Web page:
Date
26 September 2017
Indian army soldiers keep guard along a highway on the outskirts of Srinagar, capital of the Indian-administered Kashmir. Photo: Reuters
Indian army soldiers keep guard along a highway on the outskirts of Srinagar, capital of the Indian-administered Kashmir. Photo: Reuters

India says strikes killed Pakistan-based militants

Indian officials say elite troops crossed into Pakistan-ruled Kashmir on Thursday and killed suspected militants preparing to infiltrate and carry out attacks on major cities, raising tensions between the nuclear-armed rivals.

Pakistan said two of its soldiers had been killed in exchanges of fire, but denied India had made any targeted strikes across the de facto frontier that runs through the disputed Himalayan territory.

Indian special forces crossed the heavily militarized border by foot just after midnight and hit about half a dozen “launching pads”, where the suspected militants were preparing to sneak across, Reuters reports, citing an Indian military source and a government official.

The official said troops killed militants numbering in the double digits, and that no Indian soldier was killed.

An army official based in Indian-controlled Kashmir said two Indian soldiers were wounded while returning from the raid – one stepped on a landmine and another was shot.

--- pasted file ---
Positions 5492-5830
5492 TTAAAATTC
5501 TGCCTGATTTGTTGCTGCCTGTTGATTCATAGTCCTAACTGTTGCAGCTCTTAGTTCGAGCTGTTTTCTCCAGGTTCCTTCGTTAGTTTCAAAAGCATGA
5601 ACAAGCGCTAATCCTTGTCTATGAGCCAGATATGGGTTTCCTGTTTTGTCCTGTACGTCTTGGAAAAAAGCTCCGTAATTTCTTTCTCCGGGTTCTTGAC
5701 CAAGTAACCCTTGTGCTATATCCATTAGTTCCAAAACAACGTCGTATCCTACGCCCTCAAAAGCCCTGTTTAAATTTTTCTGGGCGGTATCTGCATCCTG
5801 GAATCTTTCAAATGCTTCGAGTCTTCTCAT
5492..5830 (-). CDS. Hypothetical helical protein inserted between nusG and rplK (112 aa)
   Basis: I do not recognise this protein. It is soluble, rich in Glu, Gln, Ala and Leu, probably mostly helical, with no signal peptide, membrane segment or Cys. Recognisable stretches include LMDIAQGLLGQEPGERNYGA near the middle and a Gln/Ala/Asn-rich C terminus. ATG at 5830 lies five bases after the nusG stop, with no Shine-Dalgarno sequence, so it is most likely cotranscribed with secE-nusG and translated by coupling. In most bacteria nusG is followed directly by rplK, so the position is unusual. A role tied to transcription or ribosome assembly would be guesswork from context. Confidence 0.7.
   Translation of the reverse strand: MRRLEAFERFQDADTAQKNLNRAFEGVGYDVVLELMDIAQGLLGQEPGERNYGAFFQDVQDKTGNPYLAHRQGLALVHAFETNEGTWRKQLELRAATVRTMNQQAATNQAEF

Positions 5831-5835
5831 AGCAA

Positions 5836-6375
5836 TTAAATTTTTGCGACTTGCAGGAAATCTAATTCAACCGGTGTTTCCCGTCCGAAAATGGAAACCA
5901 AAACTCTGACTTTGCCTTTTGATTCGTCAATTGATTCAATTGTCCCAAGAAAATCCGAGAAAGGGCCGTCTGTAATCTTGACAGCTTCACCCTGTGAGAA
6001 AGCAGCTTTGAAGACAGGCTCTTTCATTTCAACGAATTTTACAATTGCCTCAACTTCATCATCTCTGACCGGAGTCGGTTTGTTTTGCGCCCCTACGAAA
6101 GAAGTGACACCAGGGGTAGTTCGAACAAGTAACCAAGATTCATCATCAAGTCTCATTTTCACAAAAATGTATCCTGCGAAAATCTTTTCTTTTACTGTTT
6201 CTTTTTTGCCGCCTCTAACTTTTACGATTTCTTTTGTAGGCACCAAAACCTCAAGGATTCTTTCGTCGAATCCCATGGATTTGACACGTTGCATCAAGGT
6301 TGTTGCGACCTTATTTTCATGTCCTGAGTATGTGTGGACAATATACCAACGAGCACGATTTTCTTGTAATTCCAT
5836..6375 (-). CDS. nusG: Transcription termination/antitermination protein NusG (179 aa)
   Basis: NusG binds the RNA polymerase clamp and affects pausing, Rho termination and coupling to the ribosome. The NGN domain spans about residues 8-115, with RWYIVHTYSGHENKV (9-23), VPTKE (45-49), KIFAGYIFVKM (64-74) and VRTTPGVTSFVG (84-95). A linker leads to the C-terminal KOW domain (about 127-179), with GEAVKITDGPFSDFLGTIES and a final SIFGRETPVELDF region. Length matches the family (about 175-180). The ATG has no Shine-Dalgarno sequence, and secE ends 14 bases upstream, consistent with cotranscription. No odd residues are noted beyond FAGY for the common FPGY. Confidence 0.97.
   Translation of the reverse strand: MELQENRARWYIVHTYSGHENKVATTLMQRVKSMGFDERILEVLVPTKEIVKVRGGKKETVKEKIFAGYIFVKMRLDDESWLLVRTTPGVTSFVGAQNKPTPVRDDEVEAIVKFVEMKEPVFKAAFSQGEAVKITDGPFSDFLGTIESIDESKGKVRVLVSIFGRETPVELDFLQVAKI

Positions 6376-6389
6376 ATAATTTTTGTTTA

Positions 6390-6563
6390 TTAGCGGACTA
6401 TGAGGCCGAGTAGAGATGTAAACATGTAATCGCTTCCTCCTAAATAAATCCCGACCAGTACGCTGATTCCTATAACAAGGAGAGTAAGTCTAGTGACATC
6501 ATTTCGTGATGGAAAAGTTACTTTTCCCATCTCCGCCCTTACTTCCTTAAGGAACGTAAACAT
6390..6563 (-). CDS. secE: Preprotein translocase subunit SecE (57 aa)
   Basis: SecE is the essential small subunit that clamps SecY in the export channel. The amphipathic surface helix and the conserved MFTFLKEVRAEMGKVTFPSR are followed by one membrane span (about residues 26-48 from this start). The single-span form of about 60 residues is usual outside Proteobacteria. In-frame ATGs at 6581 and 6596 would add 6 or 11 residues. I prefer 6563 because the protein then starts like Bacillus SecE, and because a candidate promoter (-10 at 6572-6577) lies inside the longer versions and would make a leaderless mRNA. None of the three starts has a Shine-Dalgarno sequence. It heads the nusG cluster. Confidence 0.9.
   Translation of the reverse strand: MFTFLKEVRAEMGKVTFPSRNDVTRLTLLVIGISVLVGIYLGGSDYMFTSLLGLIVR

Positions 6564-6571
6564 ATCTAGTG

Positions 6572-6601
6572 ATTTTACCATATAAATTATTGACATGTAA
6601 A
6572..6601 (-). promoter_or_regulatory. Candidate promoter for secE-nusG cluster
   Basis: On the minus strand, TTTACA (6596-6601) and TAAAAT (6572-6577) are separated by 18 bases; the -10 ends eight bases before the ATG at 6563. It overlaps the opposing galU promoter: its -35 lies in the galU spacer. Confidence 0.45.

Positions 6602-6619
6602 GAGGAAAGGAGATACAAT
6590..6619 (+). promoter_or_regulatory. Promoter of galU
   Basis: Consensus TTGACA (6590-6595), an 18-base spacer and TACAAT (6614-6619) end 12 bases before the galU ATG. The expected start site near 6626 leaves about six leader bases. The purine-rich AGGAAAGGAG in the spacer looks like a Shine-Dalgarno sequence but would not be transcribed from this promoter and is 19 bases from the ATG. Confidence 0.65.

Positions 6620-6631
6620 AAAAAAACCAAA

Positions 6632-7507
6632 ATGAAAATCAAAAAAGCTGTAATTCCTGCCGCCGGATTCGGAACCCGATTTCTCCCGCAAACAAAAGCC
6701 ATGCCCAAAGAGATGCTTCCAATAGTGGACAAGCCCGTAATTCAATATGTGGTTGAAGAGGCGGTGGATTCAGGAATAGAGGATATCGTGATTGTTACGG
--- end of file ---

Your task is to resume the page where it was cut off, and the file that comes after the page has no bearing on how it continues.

Pakistan also captured an Indian soldier on its side of the border, military officials from both countries said.

An Indian army official said the soldier had inadvertently crossed the frontier and had nothing to do with the earlier raids.

Thursday’s strikes mark a rare public announcement by India that it had launched a military operation across its de facto border with Pakistan.

They followed Prime Minister Narendra Modi’s warning that those India held responsible “would not go unpunished” for a Sept. 18 attack on an army base in Uri, near the Line of Control, that killed 18 soldiers.

The strikes also raised the possibility of military escalation between the neighbors that could wreck a 2003 Kashmir ceasefire.

In Washington, the White House urged India and Pakistan to avoid escalation.

White House spokesman Josh Earnest said reports from the region indicated the Indian and Pakistani militaries had been in communication with one another.

“We encourage continued discussions … to avoid escalation,” he told a regular news briefing.

Both India and Pakistan claim Kashmir in full, but govern separate parts, and have fought three wars since independence from Britain in 1947, two of them over Kashmir.

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